The beautiful Purakaunui Falls. Photo credit: Shellie Evans.

5. Papatowai

Papatowai comes with the slogan ‘Where the forest meets the sea’, which gives you an idea of the vibe of this tiny township.

There are a few ways to enjoy the superb nature here, from relaxing on Papatowai Beach to pulling over to Florence Hill Lookout for gorgeous views over Tautuku Bay. 

Don’t miss The Lost Gypsy Cafe and Gallery while you’re here. This old bus is overflowing with exciting knick-knacks and trinkets – it is a unique place to stop for a break along your journey. 

6. Cathedral Caves

After a stroll down the gorgeous Waipati Beach, you will find these impressive sea caves along the cliffs. The Cathedral Caves (not to be confused with Catherdral Cove in the Coromandel) are remarkable for their length and height – the two passages are 200 metres long and up to 30 metres tall. You won’t help but marvel at these hugely impressive natural structures. 

When visiting, be prepared with some cash. The caves include a small charge for car park use. Entry cost is $10 for adults and $2 for children, with little ones under five free of charge.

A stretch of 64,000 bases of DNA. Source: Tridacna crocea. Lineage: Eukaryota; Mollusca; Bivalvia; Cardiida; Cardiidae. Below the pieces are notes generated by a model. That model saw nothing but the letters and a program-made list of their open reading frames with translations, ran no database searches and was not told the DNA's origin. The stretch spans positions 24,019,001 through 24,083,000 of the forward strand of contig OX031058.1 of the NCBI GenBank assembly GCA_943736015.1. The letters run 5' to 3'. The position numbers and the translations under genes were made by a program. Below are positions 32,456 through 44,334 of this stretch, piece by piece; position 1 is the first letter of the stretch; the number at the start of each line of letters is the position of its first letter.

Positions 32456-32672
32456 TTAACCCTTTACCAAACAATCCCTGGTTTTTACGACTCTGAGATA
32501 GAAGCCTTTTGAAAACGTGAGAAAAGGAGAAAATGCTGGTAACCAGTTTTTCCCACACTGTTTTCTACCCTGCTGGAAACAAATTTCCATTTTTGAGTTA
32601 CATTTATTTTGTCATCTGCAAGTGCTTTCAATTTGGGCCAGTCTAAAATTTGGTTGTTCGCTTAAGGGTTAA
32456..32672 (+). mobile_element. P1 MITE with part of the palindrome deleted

Make sure you visit at low tide, or the caves are not accessible. 

Cathedral Caves Walk, Otago 9586

Tourists walking in front of the entrance of Cathedral Cave.

Lake Wilkie

Close by, visit Lake Wilkie for a change of scene. Beginning near the Tautuku Outdoor Education Centre, a pretty 30-minute return boardwalk takes you to the pristine reflective lake surrounded by native fauna and birdlife.

7. McLean Falls

Native birdsong, gurgling river, and roaring fall – you’ll love this Catlins gem!

To get there, follow a 3km gravel road to the McClean Falls Track car park. From there, there’s a slightly uphill bush walk towards the 22 metre tall waterfall.

The last 100 metres consists of a steep staircase where signs will advise you to walk swiftly due to previous rockslides. The path can be slippery in this section, so we recommend wearing suitable footwear.

But it’s worth the 1.6km trail! After the steps, the lush forest opens up to McClean Falls, a stunning tiered fall cascading over mossy rocks into the sublime pool below.